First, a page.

Anytime Fitness has since apologized for the email.

By Faith Brar
Shutterstock/Susan Montgomery

Twitter is currently roasting Anytime Fitness for a promotional email the gym sent to its members, Yahoo Lifestyle reports.

The email, which was sent from the gym's Manchester, Connecticut location, encouraged members to "be comfortable in your skin." The message, however, had the opposite effect on recipients—namely, former gym member Mora Reinka.

Reinka, who hasn't gone to Anytime Fitness in two years, shared a photo of the email to her Twitter, saying how "horrified" she felt by its message. "I just don't even know where to begin," she wrote. And quite frankly, it's easy to see why.

The email starts innocently enough, painting a picture of the "warm days ahead."

"Shorts, bathing suits, flip flops. The smell of suntan lotion. And LOTS of pictures of you that will be posted online forever," begins the message. Then it takes an unexpectedly dark turn. "[That means] LOTS of sucking in, side turns, skinny arm posts and god forbid, a side pic while sitting down."

It doesn't end there. The email then urges members to "take your hand, and grab the excess you have on your waist (front/back/sides.)"

"Can you pinch it? Or can you grab it?" the email continues. "Well, I want to call it what it is...FAT." (Find out why America hates fat women.)

Reinka's photo of the email quickly went viral. Now, people across the board are sharing how this kind of messaging is both disappointing and dangerous.

"Oh. My. It's like an eating disorder sent out an email," wrote one Twitter user.

A UK-based mental health awareness platform, Mental Health TV, tweeted: "This is very disappointing to see. Gyms need to have better awareness of eating disorders and other mental health issues relating to body image. This is not appropriate to send to anybody." (See: Why Body-Shaming Is Such a Big Problem and What You Can Do to Stop It)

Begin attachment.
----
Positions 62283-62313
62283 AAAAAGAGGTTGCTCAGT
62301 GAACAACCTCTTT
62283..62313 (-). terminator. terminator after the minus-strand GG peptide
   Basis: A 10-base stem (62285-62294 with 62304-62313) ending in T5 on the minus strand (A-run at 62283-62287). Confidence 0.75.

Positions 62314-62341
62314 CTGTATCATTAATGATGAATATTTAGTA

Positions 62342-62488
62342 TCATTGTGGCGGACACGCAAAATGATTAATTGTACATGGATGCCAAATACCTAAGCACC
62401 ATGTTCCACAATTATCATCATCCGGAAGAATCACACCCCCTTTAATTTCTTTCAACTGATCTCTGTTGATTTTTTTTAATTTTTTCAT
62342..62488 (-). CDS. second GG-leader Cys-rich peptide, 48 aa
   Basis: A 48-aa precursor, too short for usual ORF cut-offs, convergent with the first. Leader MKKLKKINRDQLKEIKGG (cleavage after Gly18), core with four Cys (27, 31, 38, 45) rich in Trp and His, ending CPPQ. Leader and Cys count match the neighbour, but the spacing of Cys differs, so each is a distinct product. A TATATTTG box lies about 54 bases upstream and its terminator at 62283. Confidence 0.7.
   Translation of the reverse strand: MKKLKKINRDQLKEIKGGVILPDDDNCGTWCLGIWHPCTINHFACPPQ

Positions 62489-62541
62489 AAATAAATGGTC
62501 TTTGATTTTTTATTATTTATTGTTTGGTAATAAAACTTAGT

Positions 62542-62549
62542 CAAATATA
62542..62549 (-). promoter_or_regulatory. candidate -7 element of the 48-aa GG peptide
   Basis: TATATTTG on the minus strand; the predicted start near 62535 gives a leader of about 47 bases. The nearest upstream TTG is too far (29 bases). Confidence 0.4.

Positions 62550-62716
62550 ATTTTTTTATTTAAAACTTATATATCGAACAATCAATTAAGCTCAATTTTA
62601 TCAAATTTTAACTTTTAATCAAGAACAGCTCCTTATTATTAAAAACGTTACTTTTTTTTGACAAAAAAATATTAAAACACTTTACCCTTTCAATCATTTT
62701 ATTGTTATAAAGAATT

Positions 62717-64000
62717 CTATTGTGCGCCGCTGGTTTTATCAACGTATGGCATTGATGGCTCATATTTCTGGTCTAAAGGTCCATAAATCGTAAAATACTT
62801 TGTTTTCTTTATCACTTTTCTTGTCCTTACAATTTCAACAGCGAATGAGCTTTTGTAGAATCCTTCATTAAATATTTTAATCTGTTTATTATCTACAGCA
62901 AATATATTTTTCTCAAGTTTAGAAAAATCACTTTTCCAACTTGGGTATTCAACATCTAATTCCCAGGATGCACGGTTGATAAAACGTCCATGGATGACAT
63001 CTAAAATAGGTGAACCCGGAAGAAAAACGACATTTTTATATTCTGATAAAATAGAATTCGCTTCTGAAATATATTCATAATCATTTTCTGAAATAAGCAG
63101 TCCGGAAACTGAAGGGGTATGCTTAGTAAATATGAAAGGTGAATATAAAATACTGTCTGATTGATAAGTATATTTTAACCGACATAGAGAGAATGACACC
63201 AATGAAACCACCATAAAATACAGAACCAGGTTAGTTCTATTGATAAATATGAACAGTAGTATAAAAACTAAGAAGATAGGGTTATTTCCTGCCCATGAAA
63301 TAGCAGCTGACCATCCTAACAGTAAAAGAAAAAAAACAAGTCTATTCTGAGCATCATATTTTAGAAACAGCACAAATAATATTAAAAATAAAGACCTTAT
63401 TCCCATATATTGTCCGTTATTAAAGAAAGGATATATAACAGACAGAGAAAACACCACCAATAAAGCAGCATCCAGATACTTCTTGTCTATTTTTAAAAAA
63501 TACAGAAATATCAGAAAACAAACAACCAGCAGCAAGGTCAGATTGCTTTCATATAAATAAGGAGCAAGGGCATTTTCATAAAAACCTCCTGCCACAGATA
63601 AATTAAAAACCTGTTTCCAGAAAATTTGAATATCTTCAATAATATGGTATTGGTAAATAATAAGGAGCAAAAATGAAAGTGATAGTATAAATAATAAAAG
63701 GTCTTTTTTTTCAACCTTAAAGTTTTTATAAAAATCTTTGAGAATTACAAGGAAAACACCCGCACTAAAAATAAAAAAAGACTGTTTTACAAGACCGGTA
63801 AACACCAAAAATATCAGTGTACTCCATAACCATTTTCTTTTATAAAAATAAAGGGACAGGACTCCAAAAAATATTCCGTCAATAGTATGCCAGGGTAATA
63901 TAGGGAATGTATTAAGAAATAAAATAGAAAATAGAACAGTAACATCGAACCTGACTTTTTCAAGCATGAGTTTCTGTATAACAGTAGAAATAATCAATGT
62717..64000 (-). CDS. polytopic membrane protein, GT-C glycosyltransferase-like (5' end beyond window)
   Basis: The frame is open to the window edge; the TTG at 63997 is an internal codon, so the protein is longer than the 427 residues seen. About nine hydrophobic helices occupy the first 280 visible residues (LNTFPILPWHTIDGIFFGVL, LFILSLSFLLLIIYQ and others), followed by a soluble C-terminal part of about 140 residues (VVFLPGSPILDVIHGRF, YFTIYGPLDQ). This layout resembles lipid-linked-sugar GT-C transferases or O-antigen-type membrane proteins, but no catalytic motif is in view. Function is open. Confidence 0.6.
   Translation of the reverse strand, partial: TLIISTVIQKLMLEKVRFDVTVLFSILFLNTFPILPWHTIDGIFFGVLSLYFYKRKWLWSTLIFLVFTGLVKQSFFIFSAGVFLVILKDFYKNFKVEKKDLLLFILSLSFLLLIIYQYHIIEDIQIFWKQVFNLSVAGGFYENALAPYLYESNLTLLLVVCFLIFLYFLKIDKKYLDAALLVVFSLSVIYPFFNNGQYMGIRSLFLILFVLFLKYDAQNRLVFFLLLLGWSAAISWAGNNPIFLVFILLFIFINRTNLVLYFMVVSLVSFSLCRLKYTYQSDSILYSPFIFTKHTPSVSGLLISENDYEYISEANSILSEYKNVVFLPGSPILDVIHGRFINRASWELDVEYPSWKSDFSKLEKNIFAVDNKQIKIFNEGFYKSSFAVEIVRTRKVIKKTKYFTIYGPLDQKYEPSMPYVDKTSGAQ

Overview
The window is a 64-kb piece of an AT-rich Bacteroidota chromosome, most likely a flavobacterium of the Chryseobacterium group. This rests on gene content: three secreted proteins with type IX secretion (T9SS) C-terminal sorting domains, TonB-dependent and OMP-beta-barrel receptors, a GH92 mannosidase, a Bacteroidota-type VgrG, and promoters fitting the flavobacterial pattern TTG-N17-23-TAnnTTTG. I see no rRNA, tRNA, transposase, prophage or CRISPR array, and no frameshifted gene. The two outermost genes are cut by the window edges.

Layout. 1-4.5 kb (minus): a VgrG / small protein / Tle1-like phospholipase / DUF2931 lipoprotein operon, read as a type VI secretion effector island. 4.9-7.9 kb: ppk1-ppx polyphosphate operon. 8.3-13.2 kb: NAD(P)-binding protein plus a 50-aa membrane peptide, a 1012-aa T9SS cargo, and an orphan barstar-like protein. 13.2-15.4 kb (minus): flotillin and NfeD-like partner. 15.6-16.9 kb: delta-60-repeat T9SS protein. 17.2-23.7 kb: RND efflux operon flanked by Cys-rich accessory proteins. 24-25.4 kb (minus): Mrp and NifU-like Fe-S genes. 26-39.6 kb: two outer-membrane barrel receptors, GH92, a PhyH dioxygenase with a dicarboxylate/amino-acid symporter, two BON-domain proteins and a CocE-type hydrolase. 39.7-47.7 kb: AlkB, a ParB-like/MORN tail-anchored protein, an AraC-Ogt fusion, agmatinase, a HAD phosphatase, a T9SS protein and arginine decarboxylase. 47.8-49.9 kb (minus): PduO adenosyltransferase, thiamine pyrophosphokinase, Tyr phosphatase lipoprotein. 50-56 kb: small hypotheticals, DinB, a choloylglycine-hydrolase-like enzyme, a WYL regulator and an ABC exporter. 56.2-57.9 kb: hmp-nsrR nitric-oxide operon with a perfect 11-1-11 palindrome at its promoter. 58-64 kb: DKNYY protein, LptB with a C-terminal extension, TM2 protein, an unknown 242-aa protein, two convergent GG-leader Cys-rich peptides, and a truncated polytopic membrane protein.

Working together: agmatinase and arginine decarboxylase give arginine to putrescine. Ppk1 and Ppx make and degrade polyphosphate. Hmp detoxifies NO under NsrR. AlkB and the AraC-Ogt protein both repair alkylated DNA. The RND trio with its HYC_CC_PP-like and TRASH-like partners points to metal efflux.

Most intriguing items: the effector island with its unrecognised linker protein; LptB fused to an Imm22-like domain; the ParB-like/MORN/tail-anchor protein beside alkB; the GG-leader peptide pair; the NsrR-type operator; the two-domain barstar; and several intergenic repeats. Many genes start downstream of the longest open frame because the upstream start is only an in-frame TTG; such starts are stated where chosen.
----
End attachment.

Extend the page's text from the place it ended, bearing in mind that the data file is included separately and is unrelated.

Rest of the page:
Another user shared her own "horrible" experience at an Anytime Fitness gym: "I quit their gym a few months ago and one time I was in the gym for 30 mins and when I left one of the fitness instructors said to me, 'Where are you going? You've only been here for 20 minutes,'" she wrote.

Following the backlash, Anytime Fitness' national media director, Mark Daly came forward with an official apology.

"That is not the sort of message that Anytime Fitness supports or encourages," he said in a statement to Yahoo Lifestyle. "In fact, it is the exact opposite of how we coach Anytime Fitness franchisees to communicate with potential members. We pride ourselves on being supportive and encouraging—never shaming."

Daly added that he has since spoken with the franchise owner of the Connecticut gym to express his disappointment. "He apologized...and promised not to send similar messages to anyone," said Daly. "We will be re-training the owner of the gym to be supportive and encouraging in his messaging and his actions."

The man who sent the message, Shawn Pyron, apparently thought the message was funny. However, he told Yahoo Lifestyle that he now realizes body shaming is not a joke. (Related: What People Don't Realize When They Talk About Weight and Health)

"I'm very sorry about the promotional message that I sent to Ms. Reinka and other former members of our gym," he wrote in a statement. "It was poor attempt at using humor as a motivation for people to lead healthy lifestyles. I realize now that the message was not funny and that it offended many people. I'm truly sorry. I've learned from all of this and I will not repeat the mistake."

We've said it before, and unfortunately, we'll have to say it again: Body shaming is not the way to get people to achieve their weight loss goals. In fact, telling someone to focus on their "flaws" and inadequacies often has the opposite effect on their overall health.

Thankfully, body-positivity and self-love movements have gained incredible traction in recent years. But incidents like this prove there is still a lot of work to be done.

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